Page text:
Here is a quick video from Kyle in the new PBR materials:
Weird comparison! One looks well rested, wholesome, well dressed and shy. The other has blood shot eyes, a fake tan, full of tattoos, and wearing cropped tops.
Seriously @theoutside: Why is it that all the CG and gaming nerds out there only share materials that are all scratched up and dirty to look ‘real’? I guess this is fine for making ‘Call of Duty’ assets but this confirms we need a proper materials library designed with taste and restrain.
@gustojunk Sounds like you are volunteering?
Something that approximates a collection of commonly used Mold-Tech plaques. Can you have that done by 5:00 please…
The market of “GC and gaming nerds” looking for game assets dwarfs Industrial Designers, so…yeah that’s what you’re going to find.
Nvidia–can’t get many more resources than that!–has a library of iRay materials for designers and architects, and I’ve used the library of materials that you can get with Substance Designer, and the story is the same…a pretty limited number I actually find useful without extensive tweaking, and most of those are just the most basic sort that you hardly needed provided. The more elaborate ones you never need or think it’d be great except for this or that. Add that improving technology will serve to move the goalposts for “good,” and I have a feeling the dream of a huge useful library is going to remain always out of reach.
The first steps toward having common material definitions across the multiple rendering products look just like this. The PBR definition not only attempts to define the various properties of materials, but also the algorithm used to render those properties. As this standard is adopted it will expand the libraries available.
But, it is still new and the way these materials are presented is still very much the wild west. So, as everyone here tries this in Rhino, hopefully we can discover all the current libraries that are out there. And perhaps we can also determine the best material authoring tools that are available.
Don’t forget, although the PBR materials are absolutely more “gameercentric” for now…this material definition is an industry wide standard, which opens up not just one material database, but ALL pbr databases. So you can pull your favorites from any pbr database you want and assemble your own material library as you see fit.
You are no longer stuck with what is available on Food4rhino for materials, or have to make them all from scratch…by the power of the almighty google you have access to all pbr material databases from any software that uses that defination style.
How does the “Additional Effects>Create from texture files” work? Do the texture files need to have a specific naming convention? When I’ve tried it, nothing seems to happen.
I see the checkboxes, I mean in the drop down menu. What happens when you click on “Create from texture files”? When I do it, it asks for a file path, but then doesn’t seem to add that texture to anything. I can add textures to any of the specific effects, I’m just curious what this option is supposed to do.
@MikeM - The files names do need to contain hints in their names as to what they are. And that is what is testing is for. If you find a collection of texture names that do not work, please send them to us. We can add those to the feature. Hopefully over time that command will get better.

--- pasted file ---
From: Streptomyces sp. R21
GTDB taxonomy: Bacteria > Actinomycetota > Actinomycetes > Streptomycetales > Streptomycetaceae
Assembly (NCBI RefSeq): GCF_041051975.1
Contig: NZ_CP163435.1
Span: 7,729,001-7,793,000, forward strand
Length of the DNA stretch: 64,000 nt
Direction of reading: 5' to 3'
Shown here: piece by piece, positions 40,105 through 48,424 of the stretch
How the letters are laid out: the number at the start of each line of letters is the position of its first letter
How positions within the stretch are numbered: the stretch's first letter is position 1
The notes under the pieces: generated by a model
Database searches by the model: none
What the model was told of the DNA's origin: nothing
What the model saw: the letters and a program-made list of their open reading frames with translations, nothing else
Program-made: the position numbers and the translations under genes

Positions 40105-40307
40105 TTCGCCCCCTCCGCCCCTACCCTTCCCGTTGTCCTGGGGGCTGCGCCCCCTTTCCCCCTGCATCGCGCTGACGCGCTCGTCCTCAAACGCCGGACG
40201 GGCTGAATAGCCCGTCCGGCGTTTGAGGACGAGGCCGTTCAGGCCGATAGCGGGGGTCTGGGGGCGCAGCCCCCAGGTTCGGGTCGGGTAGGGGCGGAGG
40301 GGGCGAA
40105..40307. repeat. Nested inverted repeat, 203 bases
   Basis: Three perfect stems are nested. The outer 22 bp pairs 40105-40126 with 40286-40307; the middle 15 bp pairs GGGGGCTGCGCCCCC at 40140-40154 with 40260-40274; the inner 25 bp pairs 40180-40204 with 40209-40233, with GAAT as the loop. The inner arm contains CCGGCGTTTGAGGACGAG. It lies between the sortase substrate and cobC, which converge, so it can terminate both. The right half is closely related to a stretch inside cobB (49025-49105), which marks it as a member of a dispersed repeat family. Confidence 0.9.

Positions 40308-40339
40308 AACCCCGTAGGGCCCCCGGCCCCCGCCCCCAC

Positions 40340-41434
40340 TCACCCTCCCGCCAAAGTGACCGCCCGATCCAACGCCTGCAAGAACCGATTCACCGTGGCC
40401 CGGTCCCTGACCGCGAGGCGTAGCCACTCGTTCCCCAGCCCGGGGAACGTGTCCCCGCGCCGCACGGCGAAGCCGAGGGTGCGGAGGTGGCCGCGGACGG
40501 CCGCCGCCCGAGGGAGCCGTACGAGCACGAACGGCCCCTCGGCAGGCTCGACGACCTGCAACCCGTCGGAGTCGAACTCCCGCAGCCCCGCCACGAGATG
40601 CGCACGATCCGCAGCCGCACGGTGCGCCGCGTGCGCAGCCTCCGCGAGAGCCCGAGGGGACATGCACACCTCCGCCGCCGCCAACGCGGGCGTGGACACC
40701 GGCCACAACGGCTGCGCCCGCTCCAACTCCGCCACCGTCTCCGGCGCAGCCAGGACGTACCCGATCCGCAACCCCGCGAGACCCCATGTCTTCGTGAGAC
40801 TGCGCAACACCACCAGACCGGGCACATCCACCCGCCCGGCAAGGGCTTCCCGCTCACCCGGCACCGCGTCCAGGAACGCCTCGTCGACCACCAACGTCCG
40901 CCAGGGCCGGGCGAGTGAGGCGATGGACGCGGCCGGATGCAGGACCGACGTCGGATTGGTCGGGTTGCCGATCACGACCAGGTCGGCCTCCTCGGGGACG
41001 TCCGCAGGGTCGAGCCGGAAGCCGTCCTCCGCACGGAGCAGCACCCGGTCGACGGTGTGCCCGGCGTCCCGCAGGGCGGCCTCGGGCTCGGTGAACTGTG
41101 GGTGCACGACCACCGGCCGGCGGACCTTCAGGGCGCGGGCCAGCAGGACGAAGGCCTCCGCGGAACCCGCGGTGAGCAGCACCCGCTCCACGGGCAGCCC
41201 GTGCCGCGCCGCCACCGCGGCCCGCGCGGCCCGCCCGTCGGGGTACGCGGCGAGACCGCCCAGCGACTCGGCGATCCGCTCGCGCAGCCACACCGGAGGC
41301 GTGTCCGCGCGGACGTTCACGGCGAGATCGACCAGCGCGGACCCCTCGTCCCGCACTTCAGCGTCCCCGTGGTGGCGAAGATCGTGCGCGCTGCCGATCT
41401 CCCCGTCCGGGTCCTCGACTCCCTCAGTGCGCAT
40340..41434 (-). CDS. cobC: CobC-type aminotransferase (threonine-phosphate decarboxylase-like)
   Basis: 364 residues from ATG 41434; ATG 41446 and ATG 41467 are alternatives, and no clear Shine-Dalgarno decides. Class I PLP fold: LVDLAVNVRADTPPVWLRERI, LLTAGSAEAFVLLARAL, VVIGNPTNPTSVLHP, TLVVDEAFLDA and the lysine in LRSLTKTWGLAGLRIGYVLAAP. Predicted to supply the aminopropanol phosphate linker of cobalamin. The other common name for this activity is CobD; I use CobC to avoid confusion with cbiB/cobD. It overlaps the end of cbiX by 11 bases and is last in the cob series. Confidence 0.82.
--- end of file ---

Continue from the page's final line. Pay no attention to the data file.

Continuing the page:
You can see in the document some of the strings we are searching for.
Thanks Scott. What document are you referring to? I didn’t see any of these details in the video tutorial.
I think I pieced together where each of these were supposed to go, although I’m only guessing for the “nrm” image. Does that go under Bump Map next to Displacement?
Is the idea that you can load the images and it will sort out what value they pertain to automatically?
Also, is there any way to set the image tiling globally for a material? I would think that you would want to typically keep all of them the same size. Changing the tiling on 5 different images separately is a little tedious.
Normal map goes in Bump. If you look at a normal map it should be heavily wieghted toward blue(cyan). Technically the color of the pixel is the strength of the effect in normal maps.
In some ways many of the effects that are based on a texture, should rely on the texture for the strength. Although the strength value will then be a multiplier on that effect.
Tiling is part of the texture mapping on the object. I believe that will serve as a way to keep all the textures aligned.
So if I want to change the tiling of the textures, I would do it where? Right now, if I wanted to make this metal texture look more or less dense that it does now, I would need to change the tiling on:
Base Color Map
Is there one place where I can update all of these at once?
FYI, the Displacement maps look really weird in Rendered View. My little box here gets all puffy.
In Raytrace view it looks fine.
typically you would do that on an object level, so go to the texture properties of that box, and there you can change the tiling / size. For example, adding a box mapping type and then change the size here:
@MikeM, what does your displacement texture look like? It looks uniformly gray from the screen shot.
Displacement works in Rendered mode but not in Raytraced (yet). Keep in mind that the displacement effect can “rip” your object into pieces if there are discontinuities in the UVs of the object.
is there any chance to import SBSAR materials?
We are looking into SBSAR materials and what it would take to implement.
Hey Mike - I’m a complete render noob and things like this also get to me. I’ve created RH-56498 …